Bae and Chang were unfortunately back to being pretty par for the course (does Simon Fuller think that anyone is surprised by now when an Asian person turns out to be not very good at singing on American Idol? What’s the thought process there — “This outrageous audition is sure to set Xanga on fire”? Is there a reason these bits always seems to make it into the final cut?), but the Turbanator thing was some next-level idiocy. Maybe they figure that Idol is such a big, warm, welcoming place that of course in 2013 we can all have a progressive chuckle about some Sikhs, even going so far as to After-Effects-in some red demon eyes and aim his infrared crosshair vision at “Keith Turban.” I guess they figure they have license to be “equal opportunity offenders” (sigh) after putting a dog head on Randy Jackson (cuz he says “dog” a lot!) in that truly high-concept “No. 1 Idol fan” dream sequence. Ugh. The worst.
Lisanti: The Bae/Chang/Turbanator trifecta had to be a new low on a show that seems obsessed with finding a new William Hung every single year. They’re so tone-deaf to this stuff that they took the fact Gurpreet actually said the word “Turbanator” as license to build an entire idiotic bit around it. (Really, it’s something of a miracle that Seacrest wasn’t wearing his own “hilarious” turban when the guy emerged with his golden ticket.) Why just let that moment go and get on with the singing, or gently turn away the obviously talent-free James Baes and Albert Changs, when you can fill a couple of minutes with laser turbans and sweet, clueless kids who struggle with English?
I do have to admit that I kind of liked the part where Randy Jackson had a dog’s head. He’s The Dawg, dawg! WOOF! (Also, by then I had eaten a bowl of dry egg pasta, confectioner’s sugar, and orange Pine-Sol in an attempt to ease the cravings brought on by Minaj’s hair. I continued to see dog-headed people for the next five hours.)
Any contestants worth getting excited about at this very premature moment, and who will likely reward our interest with a quick flame-out in Hollywood Week?
Kang: God, no. Oh, wait, I liked that Freddie kid who sings in the subway.
Yoshida: Freddie was great! And he’s got a nice mom, which I will always take over the faceless hordes of extended family members armed with glitter and poster board. I also liked rapping blueberry girl, because as far as the best one-line reality show intros of the year go, “I work on a blueberry farm” is surprisingly strong competition to “I was born with one arm.”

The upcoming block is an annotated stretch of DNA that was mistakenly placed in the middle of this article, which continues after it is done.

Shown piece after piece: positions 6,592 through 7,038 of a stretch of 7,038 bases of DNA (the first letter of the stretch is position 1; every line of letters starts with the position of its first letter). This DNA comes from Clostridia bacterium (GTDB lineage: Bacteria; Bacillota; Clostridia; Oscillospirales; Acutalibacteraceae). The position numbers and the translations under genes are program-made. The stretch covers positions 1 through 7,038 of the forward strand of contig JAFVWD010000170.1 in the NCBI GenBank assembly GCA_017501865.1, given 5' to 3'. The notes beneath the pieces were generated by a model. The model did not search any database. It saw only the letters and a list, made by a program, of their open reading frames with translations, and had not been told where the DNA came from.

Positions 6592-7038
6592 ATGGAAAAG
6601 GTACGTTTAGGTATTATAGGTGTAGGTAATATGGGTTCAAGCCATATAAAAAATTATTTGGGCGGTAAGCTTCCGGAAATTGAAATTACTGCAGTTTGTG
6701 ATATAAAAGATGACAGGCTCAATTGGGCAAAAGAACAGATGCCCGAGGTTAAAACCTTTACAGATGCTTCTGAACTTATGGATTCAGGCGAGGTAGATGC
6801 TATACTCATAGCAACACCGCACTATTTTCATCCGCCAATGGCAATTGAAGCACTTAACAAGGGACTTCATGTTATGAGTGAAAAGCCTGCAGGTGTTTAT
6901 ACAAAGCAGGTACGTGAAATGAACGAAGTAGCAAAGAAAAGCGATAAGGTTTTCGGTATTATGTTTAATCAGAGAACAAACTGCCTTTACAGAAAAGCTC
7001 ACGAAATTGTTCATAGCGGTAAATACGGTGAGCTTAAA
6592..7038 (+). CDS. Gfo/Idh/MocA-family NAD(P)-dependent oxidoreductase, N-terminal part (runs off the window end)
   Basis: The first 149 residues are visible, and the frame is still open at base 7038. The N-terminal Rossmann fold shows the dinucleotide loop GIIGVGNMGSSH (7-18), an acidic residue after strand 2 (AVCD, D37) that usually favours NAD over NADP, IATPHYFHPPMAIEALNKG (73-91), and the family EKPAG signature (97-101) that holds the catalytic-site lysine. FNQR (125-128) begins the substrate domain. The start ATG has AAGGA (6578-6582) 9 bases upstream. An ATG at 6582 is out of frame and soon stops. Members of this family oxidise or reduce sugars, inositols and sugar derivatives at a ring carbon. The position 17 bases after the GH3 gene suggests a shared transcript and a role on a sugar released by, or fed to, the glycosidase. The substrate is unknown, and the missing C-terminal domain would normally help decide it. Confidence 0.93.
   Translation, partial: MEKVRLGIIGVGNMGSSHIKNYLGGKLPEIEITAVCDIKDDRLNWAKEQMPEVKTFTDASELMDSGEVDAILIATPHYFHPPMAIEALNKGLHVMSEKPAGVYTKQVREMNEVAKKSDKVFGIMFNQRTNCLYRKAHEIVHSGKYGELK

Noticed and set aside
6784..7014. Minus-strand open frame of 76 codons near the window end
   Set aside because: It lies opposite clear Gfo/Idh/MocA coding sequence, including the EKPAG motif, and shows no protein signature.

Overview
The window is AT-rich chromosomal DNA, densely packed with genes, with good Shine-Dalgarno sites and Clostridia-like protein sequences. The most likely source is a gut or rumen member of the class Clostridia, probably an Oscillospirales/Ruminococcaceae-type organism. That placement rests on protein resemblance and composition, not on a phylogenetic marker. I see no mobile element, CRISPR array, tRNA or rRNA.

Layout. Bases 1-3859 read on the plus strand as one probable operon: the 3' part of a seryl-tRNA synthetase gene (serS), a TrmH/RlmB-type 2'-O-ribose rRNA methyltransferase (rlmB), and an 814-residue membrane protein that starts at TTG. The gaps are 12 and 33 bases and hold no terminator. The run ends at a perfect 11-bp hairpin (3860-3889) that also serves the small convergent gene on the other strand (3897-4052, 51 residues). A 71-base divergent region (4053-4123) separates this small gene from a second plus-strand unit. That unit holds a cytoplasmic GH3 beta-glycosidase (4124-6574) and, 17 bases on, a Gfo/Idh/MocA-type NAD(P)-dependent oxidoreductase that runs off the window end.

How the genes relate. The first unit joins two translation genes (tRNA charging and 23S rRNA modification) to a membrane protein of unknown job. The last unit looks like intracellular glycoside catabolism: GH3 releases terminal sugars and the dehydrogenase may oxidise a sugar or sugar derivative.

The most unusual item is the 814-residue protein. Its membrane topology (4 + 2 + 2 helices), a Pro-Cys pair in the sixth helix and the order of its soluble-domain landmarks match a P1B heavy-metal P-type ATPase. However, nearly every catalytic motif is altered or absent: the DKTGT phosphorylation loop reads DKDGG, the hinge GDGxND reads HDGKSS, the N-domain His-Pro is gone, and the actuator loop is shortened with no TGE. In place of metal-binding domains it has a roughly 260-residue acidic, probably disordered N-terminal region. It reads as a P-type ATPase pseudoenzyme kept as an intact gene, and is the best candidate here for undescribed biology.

Lisanti: It’s not just “I work on a blueberry farm.” It’s “I work on a blueberry farm, I can sing and rap, and I’m kind of the charming New Jersey Buckwild Katniss Everdeen.” I don’t know how many threats that adds up to (sextuple-threat?), but it’s definitely going to be no fun when she’s bounced during Hollywood Week. At least she has the blueberry fallback plan. Blueberry folk are practical folk.
Let’s also put Ashlee Feliciano through to the Top 8. They saved her for last for a reason:
Keith Urban: Gentle lover or gentlest lover?
Kang: Keith Urban looks like Ellen DeGeneres if Ellen DeGeneres died and they had to cast the Australian guy from The Critic to stand in for Ellen DeGeneres.
Yoshida: “Keith Turban.”
Lisanti: Each and every night, Keith Urban lays Nicole Kidman down on a bed of warm marshmallows, rose petals, and cashmere teddy bears, whispers sweet nothings in her ear through a studio-quality windscreen, and then rubs her feet through a pair of silk boxing gloves coated in exotic oils. The lovemaking can wait, because just spooning up behind her right now in his Tempur-Pedic bodysuit is intimacy enough.
Odds and Ends
9:38 p.m. PST: The e-mail time stamp on Kang’s first official, desperate plea of the season to be mercy-stabbed in the testicles.
Is Shira Gavrielov, who boasted of a no. 1 single in Israel, a ringer?
You make the call.
Now that Nicki, Mariah, and Keith have arrived and new life has been breathed into a slowly dying franchise, Idol‘s on its way back to the mega-rated big time, right?
Uh-oh: The premiere is down 19 percent from last year. Don’t call off the undertakers just yet.
Jay Caspian Kang loves cats!
Emily Yoshida plans to relocate to an organic blueberry farm at the end of the season.
Mark Lisanti eats hair.